“Circumstances and situations do color life, but you have been given the mind to choose what the color shall be.” ~ John Homer Miller

Will I choose to let the muted grays, browns, and blacks of discontent color and darken my life, or will I choose the vibrant, glorious rainbow of colors that praising and thanking the Lord provides?

My contentment does not depend upon what my circumstances may be.  My color of choice to pursue contentment is anchored to serving, praising, and thanking a Savior, Jesus. 

The Apostle Paul said it best in Philippians 4:11-13: “I am not telling you this because I need anything. I have learned to be satisfied with the things I have and with everything that happens. I know how to live when I am poor, and I know how to live when I have plenty. I have learned the secret of being happy at any time in everything that happens, when I have enough to eat and when I go hungry, when I have more than I need and when I do not have enough. I can do all things through Christ, because He gives me strength.” (New Century Version)



7 responses

  1. I love how you put this: downcast robe of discontent and don the contented coat of accepting my circumstances. I want to remember this and make it something I choose to do each day, deciding which coat I will wear. Good, wise words Mama.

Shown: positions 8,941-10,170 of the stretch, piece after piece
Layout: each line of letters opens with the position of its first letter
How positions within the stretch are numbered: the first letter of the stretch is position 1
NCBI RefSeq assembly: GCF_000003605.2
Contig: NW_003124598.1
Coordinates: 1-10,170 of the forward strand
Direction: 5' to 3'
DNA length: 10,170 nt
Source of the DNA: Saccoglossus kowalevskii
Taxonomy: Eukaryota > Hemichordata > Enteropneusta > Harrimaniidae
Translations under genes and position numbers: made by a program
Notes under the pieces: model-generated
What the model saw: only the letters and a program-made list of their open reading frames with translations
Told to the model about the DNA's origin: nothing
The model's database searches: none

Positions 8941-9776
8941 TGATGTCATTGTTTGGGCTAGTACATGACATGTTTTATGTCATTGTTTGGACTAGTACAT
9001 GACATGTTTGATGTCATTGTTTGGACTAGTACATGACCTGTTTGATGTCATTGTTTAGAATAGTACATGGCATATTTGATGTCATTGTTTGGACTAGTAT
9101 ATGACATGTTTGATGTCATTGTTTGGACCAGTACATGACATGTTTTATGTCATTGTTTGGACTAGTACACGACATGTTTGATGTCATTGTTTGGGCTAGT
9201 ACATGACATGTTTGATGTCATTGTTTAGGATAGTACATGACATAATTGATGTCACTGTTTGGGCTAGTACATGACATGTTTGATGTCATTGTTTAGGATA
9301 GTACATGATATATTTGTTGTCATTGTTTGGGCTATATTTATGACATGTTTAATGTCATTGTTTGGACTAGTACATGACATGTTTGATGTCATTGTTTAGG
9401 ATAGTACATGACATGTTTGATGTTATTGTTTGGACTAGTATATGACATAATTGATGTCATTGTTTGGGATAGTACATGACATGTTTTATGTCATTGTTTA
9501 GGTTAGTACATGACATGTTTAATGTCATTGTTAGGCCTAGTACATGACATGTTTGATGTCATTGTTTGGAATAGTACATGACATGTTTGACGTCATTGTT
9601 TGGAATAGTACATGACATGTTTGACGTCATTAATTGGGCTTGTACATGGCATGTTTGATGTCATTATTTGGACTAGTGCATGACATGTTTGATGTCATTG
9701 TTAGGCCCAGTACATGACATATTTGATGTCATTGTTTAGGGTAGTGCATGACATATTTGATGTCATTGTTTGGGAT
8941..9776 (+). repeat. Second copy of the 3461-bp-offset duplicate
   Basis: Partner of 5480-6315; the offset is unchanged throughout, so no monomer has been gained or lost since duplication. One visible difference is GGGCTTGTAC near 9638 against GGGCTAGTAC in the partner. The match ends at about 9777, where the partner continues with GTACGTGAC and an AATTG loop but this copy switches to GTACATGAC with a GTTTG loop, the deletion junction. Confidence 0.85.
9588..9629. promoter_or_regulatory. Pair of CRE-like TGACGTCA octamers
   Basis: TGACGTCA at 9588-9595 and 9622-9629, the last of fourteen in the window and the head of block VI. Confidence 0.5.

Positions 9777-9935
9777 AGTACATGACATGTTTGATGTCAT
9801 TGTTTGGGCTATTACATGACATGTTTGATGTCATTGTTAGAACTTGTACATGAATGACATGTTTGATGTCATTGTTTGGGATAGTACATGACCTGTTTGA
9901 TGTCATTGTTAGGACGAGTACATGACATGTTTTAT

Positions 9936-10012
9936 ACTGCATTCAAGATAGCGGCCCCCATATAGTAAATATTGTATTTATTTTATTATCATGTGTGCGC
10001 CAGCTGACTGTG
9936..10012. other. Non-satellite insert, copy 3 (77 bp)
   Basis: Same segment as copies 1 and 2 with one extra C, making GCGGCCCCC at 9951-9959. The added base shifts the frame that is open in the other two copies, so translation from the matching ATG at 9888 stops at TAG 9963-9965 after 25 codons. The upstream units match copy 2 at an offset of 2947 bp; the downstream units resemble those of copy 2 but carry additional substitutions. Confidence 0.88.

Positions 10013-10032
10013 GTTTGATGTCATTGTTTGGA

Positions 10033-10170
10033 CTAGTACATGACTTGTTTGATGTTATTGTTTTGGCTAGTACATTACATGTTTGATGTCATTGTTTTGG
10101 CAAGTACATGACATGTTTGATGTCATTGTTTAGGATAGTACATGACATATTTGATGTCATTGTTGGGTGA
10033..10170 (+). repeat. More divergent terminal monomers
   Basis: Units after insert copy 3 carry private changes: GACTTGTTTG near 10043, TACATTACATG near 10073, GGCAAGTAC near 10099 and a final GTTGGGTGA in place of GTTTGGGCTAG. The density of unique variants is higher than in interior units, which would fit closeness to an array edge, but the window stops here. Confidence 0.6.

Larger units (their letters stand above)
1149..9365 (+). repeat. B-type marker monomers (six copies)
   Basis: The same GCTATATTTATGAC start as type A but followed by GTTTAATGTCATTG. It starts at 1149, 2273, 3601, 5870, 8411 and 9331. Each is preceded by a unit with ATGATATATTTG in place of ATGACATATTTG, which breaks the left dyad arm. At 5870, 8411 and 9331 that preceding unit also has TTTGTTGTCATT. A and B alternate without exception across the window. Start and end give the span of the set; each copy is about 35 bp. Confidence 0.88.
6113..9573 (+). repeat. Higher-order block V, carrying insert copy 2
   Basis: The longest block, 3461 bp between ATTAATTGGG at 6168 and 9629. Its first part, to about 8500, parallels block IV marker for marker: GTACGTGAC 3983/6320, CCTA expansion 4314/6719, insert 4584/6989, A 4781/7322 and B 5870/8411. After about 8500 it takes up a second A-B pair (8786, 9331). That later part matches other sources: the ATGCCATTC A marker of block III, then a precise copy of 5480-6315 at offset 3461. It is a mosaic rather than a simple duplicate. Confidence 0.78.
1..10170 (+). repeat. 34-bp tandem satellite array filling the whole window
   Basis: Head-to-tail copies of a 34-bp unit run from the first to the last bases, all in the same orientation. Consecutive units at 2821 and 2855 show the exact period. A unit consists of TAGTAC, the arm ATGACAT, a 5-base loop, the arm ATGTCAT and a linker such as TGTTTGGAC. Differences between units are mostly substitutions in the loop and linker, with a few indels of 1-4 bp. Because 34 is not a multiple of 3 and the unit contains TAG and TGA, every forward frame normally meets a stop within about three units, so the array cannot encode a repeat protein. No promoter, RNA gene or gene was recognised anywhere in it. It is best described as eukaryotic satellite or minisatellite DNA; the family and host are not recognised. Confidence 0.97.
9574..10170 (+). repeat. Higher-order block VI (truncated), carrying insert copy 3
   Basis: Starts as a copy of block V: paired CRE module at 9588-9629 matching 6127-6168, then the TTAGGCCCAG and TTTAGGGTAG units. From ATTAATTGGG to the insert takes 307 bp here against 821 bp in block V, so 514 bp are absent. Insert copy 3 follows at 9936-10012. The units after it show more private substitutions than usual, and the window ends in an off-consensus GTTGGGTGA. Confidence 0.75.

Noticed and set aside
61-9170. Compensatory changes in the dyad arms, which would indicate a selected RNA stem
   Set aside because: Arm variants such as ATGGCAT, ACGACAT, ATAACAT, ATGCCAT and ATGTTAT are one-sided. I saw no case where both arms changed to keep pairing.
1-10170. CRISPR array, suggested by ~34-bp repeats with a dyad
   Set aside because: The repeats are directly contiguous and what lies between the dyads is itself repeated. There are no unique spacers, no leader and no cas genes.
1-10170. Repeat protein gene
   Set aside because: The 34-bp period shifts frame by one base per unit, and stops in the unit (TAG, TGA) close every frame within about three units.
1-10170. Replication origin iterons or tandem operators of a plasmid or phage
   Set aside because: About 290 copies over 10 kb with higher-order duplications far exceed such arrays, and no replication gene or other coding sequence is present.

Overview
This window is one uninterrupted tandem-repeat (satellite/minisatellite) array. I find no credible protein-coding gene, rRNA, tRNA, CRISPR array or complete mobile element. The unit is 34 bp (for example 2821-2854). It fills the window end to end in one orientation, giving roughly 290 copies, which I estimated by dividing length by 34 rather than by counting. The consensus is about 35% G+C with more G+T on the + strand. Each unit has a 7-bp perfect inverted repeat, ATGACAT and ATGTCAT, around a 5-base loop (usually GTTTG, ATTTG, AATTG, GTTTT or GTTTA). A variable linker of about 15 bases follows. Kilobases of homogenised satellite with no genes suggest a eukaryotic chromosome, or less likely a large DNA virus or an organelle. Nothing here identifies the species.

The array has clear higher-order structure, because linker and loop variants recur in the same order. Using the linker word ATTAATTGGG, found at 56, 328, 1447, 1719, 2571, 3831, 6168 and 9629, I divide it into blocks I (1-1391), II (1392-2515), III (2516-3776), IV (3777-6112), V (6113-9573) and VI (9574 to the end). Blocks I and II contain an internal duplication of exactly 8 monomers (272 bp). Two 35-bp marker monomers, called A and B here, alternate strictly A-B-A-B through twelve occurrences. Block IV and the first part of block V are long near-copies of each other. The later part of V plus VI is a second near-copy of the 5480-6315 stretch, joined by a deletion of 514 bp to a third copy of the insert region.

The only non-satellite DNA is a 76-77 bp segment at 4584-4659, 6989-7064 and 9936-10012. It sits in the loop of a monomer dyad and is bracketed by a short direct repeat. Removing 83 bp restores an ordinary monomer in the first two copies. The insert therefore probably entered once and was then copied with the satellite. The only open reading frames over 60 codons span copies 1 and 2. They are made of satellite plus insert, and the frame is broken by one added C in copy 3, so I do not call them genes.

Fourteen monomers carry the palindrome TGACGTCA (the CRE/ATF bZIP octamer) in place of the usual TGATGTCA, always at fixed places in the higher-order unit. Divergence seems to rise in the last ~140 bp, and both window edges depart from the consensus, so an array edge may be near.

2. Beautiful, Cindy! And I think you’ve chosen your colors wisely, if I can judge by the photo banner at the top of your blog! 🙂 This line was great, “You might say we were cultivating our own beautiful pearl there.” What a nice way to look at life.

    I’ve moved a lot, as well, even right now I still consider us in the middle of a move, as we are not yet unpacked from this past summer. The house “works,” but there are still so many things to go through and find and donate, etc. in the garage. Each day I seem to ask myself the same question, “Was this the right thing?” I don’t know when I’ll know. It’s easy to get caught up in all the needs of two small children and let the rest of life wait off to the side. But when I think about what we’ve left behind, sometimes the sadness hits me and I’m helpless. Yet — as I’ve said — I’ve moved before. Many times. For lots of different reasons. And of course each time I’ve had to leave behind good friends and/or family. I feel your post on many levels. And I guess the take-away is that it’s okay if I wonder; I should just do it through rose-colored glasses.